“You ain’t worth shit. Less than a pig to slaughter. At least the fuckin’ pig would give me a decent meal.”
Betty heard him slap her again, “Move your ass and fix me something to eat.”
Time moved to the rhythm of her breathing. The long silence that followed his rage broke with the low moan of her mother’s cries. She pressed her ear to the door. She dared not speak, remembering her sister, Sandy’s warning. “Stay far away from the bastard until he passes out for the night.”
Most nights it ended with her mother taking her out of the closet with a tight hand to her mouth. She would bring her to the bath and put iodine on the latest cut or bruise or to the hospital to set a broken bone. “The girl is so clumsy; she fell off our back porch.” This time there would be no rush to the hospital to set a broken bone.
Betty waited. The next sound was of Mrs. Johns as she entered the kitchen. “I’ll not have any more of this in my house, Virginia.”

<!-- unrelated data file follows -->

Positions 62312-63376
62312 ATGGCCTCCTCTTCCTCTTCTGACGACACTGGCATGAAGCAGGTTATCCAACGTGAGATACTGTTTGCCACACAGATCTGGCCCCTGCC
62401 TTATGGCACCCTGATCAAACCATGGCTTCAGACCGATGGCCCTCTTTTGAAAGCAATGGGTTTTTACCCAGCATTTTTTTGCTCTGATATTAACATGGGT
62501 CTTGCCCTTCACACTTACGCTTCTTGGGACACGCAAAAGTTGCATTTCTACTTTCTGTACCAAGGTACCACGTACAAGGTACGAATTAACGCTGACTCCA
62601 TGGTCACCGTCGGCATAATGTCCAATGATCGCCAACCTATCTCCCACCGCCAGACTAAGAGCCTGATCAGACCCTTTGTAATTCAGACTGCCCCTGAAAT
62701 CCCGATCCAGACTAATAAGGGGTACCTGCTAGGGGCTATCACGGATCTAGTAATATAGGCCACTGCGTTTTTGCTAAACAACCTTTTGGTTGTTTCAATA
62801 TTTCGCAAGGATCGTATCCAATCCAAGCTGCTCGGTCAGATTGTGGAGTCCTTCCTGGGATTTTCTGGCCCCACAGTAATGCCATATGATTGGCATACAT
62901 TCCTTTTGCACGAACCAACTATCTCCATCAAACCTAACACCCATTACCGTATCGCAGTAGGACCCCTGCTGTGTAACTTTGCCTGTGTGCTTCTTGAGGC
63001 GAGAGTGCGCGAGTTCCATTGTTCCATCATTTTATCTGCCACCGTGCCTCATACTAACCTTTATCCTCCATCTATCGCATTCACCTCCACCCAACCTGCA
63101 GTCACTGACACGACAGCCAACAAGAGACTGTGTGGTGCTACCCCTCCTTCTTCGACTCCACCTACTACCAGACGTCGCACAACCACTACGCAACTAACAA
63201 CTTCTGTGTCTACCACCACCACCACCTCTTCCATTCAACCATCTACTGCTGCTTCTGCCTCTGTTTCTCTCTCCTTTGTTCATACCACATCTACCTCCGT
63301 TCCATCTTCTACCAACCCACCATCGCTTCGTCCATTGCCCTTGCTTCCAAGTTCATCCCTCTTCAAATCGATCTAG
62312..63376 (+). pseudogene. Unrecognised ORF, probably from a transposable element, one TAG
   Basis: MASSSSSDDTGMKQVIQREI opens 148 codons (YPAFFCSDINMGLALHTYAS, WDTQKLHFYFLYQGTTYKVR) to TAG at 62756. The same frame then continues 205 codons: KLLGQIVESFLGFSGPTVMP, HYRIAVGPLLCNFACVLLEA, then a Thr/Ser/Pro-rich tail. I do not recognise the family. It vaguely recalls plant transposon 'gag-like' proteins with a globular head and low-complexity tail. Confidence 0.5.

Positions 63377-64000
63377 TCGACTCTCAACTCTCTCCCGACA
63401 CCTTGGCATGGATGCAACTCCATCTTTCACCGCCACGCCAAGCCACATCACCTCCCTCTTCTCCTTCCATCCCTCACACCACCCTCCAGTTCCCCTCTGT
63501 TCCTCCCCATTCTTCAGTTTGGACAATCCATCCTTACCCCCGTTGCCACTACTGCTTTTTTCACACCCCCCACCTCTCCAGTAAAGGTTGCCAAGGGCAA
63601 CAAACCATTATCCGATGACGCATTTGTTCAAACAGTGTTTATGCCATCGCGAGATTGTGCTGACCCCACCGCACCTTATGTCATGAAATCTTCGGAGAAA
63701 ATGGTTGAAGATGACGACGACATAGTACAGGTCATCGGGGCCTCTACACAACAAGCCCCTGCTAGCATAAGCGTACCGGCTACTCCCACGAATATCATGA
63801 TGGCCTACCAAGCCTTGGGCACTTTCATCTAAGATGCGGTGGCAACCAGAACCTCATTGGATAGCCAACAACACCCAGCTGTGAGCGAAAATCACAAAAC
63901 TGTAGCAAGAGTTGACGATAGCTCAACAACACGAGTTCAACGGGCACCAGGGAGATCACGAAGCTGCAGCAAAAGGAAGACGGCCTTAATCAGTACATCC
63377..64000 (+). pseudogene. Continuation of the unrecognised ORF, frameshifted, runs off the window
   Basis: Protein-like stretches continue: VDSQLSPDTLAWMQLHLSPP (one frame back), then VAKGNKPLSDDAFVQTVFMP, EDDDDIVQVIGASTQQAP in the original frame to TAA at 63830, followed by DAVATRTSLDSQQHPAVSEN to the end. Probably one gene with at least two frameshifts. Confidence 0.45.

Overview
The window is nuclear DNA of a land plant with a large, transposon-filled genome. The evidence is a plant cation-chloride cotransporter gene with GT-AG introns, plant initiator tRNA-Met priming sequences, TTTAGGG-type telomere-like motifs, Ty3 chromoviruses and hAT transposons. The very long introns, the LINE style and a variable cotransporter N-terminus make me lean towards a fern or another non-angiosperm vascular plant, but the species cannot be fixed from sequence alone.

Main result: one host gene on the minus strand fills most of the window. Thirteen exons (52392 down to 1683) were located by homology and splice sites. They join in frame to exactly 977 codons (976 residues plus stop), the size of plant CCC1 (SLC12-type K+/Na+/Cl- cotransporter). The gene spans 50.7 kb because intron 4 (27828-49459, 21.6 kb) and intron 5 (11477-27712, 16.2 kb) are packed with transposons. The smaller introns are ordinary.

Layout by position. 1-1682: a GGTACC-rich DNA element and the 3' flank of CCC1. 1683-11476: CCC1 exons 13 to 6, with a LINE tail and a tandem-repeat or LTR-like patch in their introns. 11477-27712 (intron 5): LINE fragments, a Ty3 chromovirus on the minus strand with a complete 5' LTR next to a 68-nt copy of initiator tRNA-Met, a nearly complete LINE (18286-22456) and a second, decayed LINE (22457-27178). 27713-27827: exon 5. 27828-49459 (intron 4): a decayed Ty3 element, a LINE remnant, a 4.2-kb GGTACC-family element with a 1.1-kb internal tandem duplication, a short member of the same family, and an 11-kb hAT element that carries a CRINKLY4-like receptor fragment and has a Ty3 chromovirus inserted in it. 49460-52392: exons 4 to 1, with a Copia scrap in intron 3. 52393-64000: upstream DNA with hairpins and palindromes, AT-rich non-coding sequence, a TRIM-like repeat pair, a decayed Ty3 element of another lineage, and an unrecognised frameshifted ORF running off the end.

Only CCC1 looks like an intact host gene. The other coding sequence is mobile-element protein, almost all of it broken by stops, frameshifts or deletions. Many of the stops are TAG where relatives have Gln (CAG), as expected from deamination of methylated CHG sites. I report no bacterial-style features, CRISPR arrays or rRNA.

The door flung open. Betty covered her eyes against the pain of the sudden burst of light. Mrs. Johns lifted Betty Jean to her feet and guided her towards the bedroom. “Betty Jean get your things. You’ll stay with Cloe and my mom tonight.”
“What about my mother?”
She pushed the girl gently, “Don’t be concerned. Your mother and I will be there in a few moments. Now go on and do as I told you.”
Clarithe Johns stood solid in her resolve and made no effort to comfort Virginia Monihan. She nodded to the two men in brown uniforms behind her and waited until Betty Jean left and she heard her close the door on the first floor.
“Virginia, this is the last time. If you don’t press charges and put that man where he belongs, I’ll call Sandra.”
Virginia Monnihan collapsed in a chair next to the table not far from where her husband’s head sat inside his hands. She trembled, her fear divided between her drunken husband and her older daughter. “Clarithe please, please don’t. He’ll sleep it off. I promise it won’t happen again. You can’t tell Sandra, she’ll take Betty Jean away from me.”
“At least that way she’d be safe.” She leaned over and whispered her next words. “You have to get rid of this man before he kills one or both of you.”
“Sandra can’t take Betty. She’s all I have left.”